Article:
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some puzzle that can be found online are typically a 3x3 grid where you've got nine spots filled with some images or symbols or geometric figures and you have to predict what the missing one should be. Some of them are made out of symbols, some other are little 3x3 grids (inside the big grid) with some number of symbols (crosses, asterisks, etc..) placed according to some pattern and, again, you have to guess what pattern the missing grid would be.

Does anyone have any reference where I can find how they can be solved, or any theory behind this kind of puzzle?


Bergman's IQ test

IQ test

IQ test

IQ test

Again, I am not looking to the specific solution of the examples above. I'd like to have a theory behind it, or tips to solve them.

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It would be incredibly helpful if you could include an example of such a puzzle... – Zev Chonoles Oct 13 '11 at 4:03
This is more of pattern-matching than actual mathematics, I think... – J. M. Oct 13 '11 at 4:50
I'd be surprised if there was a mathematical theory behind solving IQ tests. – josh Oct 13 '11 at 4:51
Someone should make a deliberately fake IQ test with complicated RNG-seeded 'patterns' and send it to MENSA or another society, then publish the results. Done sufficiently cleverly I imagine it could be another Sokal-type affair. // Also, I likewise doubt if there's any purely mathematical theory behind these. You'd have better luck in communities devoted to cognition or machine learning. – anon Oct 13 '11 at 5:10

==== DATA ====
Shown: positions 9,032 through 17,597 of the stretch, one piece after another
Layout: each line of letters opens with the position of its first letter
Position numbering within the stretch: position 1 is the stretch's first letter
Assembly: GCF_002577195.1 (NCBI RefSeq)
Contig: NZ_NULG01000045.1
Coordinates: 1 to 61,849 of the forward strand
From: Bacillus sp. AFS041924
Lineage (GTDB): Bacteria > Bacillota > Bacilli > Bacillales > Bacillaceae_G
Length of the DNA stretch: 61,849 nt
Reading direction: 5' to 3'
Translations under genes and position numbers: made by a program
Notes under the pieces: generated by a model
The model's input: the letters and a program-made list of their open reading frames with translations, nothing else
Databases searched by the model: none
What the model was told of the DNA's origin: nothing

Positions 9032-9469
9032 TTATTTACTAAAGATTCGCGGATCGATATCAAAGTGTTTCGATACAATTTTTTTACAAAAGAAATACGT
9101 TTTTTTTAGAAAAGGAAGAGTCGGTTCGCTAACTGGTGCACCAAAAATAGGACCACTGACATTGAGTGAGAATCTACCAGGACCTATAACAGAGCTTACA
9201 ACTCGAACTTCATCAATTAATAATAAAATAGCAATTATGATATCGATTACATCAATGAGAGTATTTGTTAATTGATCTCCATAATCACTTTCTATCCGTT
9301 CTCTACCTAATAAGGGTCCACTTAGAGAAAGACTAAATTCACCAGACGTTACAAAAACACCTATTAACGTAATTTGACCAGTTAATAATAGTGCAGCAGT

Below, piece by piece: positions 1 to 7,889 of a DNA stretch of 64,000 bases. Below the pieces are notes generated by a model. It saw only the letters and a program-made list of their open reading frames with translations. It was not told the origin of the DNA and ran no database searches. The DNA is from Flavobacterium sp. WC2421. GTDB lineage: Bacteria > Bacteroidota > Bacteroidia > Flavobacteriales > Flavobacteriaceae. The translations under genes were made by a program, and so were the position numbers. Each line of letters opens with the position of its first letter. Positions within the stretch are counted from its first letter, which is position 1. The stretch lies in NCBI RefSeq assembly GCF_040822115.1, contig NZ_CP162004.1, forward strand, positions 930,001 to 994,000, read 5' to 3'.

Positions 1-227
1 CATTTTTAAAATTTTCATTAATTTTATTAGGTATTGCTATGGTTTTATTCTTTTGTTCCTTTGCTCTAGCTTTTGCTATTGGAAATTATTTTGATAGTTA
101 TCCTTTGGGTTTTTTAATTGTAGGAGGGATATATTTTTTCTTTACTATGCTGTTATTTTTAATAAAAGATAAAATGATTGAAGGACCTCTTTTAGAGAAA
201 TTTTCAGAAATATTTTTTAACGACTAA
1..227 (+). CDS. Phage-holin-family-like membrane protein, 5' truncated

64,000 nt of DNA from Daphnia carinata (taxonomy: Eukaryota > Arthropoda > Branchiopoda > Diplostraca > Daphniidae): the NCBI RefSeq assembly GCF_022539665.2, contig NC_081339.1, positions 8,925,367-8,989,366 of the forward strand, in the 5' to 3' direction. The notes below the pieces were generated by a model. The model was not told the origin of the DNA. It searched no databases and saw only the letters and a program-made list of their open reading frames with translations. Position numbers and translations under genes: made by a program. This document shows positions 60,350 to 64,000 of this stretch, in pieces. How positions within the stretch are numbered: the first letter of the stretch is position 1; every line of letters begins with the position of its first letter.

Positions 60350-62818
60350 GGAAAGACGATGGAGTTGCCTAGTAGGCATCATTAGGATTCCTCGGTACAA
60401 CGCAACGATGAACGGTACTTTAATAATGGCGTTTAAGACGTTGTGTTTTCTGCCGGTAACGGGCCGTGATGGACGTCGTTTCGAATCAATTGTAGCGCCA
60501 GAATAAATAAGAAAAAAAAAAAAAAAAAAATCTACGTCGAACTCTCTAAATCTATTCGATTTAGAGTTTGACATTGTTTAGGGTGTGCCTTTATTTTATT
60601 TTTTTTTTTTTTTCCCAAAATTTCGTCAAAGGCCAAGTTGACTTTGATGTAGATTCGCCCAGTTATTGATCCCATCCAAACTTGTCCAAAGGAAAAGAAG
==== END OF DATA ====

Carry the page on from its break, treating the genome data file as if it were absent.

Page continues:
This is what mathematics is all about: You observe a more or less complex pattern and try to find the rule that generates this pattern. Such a rule is called a theorem. – Christian Blatter Oct 13 '11 at 8:09

While one might use mathematical thought to invent justifications about what symbol comes next, the major component of this puzzle is human perception. The viewer is the one who decides what features are important, and what things are meaningful.

You can contrast this type of puzzle with something like Sudoku, which really does reduce to a deterministic mathematical study. There isn't (supposed to be) any ambiguity about what comes next in those puzzles.

Pattern recognition is certainly important in mathematics, but actually I think it is more primitive because it relates to our perception and learning process. This indicates that you will get better, more interesting answers about solving such questions if you ask psychologists and/or machine learning experts.

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Its called Raven's Progressives Matrices, in case anyone else comes across this page and wants to know what its called.

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The last one with the 3x3 grid is you add the first box to the second box to get the third box.

The one above it is everything is rotating to the right.

The one above that is when the first picture is layered on top of the one next to it any lines that cover each other disappear. Those are my fav.

The one above that is answer number 2 because there are 3 circles and 3 triangles there must be 3 of the other, and the lines in each of the three pictures are all angled the same so the last one must have the line that's missing.

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